Place:


Newport on Tay  Fife

 

In 1882-4, Frances Groome's Ordnance Gazetteer of Scotland described Newport on Tay like this:

Newport, a small seaport town in Forgan parish, Fife, on the Firth of Tay, 11 miles NNE of Cupar by road, and 1 ½ mile SSE of Dundee by water, with a station on the Tayport and Newport section of the North British railway, 2 ¾ miles W by S of Tayport, and 2 3/8 NE of the southern end of the new Tay Bridge. ...


Consisting of two parts, Easter and Wester Newport, it was constituted, in 1822, by act of parliament, the ferry-station from Fife to Dundee; and presents a pleasant, well-built appearance, with many elegant villas and other private residences, arranged in terraces on the slopes descending to the firth. It commands a brilliant view of Dundee and a great extent of the Tay's basin; and is a favourite summer resort of families from Dundee and other places, having at the same time become the permanent abode of not a few professional and business men. As a creek of Dundee, it carries on some commerce, in exporting agricultural produce, and importing lime and coal; and has a post office under Dundee, with money order, savings' bank, and telegraph departments, an hotel, a fine ferry harbour a gaswork, an Established church, a Free church, a U.P. church, a Congregational church, a public school, a Young Men's Christian Association, and the Blyth Memorial Public Hall, erected at a cost of £4000. Formed immediately subsequent to 1822, after designs by Telford, the ferry harbour is a splendid structure, 350 feet long and 60 wide. It projects into a depth of 5 feet at low water of spring tides; has on each side a carriage-way; possesses most convenient adaptations for the use of double or twin steamboats; and, from the time of its completion, has served for punctual communication with Dundee many times a day. The Established church was built as a chapel of ease in 1871 at a cost of £1350. It contains 450 sittings; and in 1878 was raised to quoad sacra status. The U.P. church, built in 1881 at a cost of over £2000, is a cruciform Gothic edifice, with 400 sittings and a spire 80 feet high. Pop. of q. s. parish (1881) 1775; of town (1841) 260, (1871) 1507, (1881) 2311, of whom 1439 were females. Houses (1881) 452 inhabited, 61 vacant, 7 building.—Ord. Sur., sh. 49, 1865.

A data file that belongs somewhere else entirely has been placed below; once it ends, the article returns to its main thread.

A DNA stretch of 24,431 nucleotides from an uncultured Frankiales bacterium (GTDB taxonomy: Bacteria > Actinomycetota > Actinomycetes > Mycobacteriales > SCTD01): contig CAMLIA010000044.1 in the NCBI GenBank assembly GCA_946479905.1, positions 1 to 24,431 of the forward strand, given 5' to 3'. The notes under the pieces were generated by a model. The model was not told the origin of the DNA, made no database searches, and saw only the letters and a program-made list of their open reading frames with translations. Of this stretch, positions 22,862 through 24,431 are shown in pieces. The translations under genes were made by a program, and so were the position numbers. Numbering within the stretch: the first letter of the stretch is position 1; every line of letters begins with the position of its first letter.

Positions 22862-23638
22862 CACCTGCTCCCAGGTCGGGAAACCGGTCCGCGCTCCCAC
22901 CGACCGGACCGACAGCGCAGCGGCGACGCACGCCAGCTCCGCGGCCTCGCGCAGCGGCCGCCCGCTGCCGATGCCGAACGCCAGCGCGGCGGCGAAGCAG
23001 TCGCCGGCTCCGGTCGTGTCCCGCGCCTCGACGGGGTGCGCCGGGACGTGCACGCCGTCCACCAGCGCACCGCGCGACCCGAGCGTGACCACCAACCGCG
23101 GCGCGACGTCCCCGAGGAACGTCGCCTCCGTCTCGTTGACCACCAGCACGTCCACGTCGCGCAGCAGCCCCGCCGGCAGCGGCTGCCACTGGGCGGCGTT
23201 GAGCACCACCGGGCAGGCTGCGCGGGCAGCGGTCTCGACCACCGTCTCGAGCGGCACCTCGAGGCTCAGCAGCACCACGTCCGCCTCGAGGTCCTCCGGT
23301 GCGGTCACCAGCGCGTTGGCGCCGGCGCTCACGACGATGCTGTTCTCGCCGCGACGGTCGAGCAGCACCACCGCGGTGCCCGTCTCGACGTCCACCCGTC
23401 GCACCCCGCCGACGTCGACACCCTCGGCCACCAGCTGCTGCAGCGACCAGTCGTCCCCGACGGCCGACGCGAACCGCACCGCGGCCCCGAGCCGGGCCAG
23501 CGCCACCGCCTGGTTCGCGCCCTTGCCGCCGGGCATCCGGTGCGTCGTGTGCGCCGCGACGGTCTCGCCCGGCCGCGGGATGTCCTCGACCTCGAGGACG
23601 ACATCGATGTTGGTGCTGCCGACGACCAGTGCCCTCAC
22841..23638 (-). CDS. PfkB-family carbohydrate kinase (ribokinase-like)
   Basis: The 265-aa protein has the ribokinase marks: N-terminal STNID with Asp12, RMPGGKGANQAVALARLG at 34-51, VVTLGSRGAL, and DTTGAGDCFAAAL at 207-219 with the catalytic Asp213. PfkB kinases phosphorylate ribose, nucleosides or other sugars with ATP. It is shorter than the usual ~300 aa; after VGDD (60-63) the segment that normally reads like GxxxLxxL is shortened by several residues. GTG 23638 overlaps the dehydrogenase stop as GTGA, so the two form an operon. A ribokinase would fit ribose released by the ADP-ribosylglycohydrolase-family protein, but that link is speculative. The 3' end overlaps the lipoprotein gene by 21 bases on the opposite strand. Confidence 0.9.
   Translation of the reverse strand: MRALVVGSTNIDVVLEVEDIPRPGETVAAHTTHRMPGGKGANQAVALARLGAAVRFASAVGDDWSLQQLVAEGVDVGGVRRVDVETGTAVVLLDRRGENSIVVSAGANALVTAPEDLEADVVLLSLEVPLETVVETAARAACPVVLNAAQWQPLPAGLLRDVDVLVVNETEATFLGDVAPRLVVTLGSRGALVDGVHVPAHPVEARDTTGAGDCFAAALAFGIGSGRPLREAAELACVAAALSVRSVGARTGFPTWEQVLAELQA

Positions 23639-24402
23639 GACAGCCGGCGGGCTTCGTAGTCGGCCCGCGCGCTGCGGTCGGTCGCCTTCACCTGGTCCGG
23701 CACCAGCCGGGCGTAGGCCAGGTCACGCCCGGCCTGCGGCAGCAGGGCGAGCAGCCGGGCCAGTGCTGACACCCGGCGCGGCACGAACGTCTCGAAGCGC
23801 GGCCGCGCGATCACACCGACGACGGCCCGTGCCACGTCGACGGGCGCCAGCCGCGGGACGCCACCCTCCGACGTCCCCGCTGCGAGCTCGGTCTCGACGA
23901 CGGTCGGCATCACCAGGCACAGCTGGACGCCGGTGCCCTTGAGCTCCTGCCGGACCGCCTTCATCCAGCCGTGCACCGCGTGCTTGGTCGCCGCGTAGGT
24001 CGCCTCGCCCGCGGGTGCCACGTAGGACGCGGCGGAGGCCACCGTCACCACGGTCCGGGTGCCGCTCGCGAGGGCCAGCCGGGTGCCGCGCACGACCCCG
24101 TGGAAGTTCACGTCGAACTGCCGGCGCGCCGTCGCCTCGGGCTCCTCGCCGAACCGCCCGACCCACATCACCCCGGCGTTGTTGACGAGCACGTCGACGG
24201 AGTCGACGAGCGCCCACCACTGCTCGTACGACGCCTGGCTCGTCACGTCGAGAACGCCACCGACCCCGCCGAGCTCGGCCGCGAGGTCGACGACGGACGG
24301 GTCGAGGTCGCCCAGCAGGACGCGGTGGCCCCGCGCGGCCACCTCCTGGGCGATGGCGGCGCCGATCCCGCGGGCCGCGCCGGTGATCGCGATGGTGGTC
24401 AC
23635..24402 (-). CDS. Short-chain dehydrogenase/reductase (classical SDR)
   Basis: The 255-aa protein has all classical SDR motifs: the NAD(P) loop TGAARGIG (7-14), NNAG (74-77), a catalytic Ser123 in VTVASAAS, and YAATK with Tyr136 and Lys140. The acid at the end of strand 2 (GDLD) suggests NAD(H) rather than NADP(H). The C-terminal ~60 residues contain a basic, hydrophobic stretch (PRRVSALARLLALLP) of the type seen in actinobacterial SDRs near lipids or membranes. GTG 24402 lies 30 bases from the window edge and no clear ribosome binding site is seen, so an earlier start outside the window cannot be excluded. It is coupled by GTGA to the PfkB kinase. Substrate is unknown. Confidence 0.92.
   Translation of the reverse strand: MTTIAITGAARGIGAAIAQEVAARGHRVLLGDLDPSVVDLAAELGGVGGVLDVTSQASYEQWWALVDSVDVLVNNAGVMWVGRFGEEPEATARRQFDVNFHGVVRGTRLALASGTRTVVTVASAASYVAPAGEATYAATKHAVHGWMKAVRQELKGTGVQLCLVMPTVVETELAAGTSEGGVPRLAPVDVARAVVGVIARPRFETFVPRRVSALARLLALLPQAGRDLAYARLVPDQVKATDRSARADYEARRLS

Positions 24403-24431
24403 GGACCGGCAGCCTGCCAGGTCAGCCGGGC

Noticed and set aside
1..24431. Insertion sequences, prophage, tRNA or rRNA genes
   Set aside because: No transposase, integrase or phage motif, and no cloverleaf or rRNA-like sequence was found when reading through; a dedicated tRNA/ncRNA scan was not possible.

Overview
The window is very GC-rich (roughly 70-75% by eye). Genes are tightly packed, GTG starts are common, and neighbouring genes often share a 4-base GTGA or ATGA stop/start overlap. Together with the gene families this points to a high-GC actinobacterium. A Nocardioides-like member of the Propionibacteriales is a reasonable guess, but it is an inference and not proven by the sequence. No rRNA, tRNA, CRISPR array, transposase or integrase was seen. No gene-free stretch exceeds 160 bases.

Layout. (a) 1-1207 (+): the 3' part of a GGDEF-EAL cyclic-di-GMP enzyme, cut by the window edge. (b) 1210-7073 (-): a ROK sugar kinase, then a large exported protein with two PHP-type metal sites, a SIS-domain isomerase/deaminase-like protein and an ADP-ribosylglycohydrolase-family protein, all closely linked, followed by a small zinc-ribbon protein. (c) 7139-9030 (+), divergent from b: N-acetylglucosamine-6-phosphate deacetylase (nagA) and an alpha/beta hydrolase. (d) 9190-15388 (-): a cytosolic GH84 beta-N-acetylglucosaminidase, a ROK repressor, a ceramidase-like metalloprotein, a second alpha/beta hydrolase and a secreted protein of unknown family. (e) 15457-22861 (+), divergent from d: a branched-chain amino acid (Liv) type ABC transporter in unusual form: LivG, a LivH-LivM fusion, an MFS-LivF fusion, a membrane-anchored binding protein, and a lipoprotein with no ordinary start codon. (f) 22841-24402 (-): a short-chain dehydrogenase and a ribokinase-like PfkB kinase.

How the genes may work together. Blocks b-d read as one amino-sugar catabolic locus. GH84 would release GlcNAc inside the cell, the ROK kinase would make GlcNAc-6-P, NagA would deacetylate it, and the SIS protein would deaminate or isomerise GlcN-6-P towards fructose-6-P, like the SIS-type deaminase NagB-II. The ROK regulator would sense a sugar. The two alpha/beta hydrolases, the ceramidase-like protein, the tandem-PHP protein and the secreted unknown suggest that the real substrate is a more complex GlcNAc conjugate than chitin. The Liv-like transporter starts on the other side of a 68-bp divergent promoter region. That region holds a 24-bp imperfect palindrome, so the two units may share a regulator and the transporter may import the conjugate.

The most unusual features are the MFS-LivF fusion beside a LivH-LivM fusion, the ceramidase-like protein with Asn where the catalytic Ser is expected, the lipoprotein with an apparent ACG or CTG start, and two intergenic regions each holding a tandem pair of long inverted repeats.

Newport on Tay through time

Newport on Tay is now part of Fife district. Click here for graphs and data of how Fife has changed over two centuries. For statistics about Newport on Tay itself, go to Units and Statistics.

How to reference this page:

GB Historical GIS / University of Portsmouth, History of Newport on Tay in Fife | Map and description, A Vision of Britain through Time.

URL: http://www.visionofbritain.org.uk/place/17409

Date accessed: 22nd January 2022


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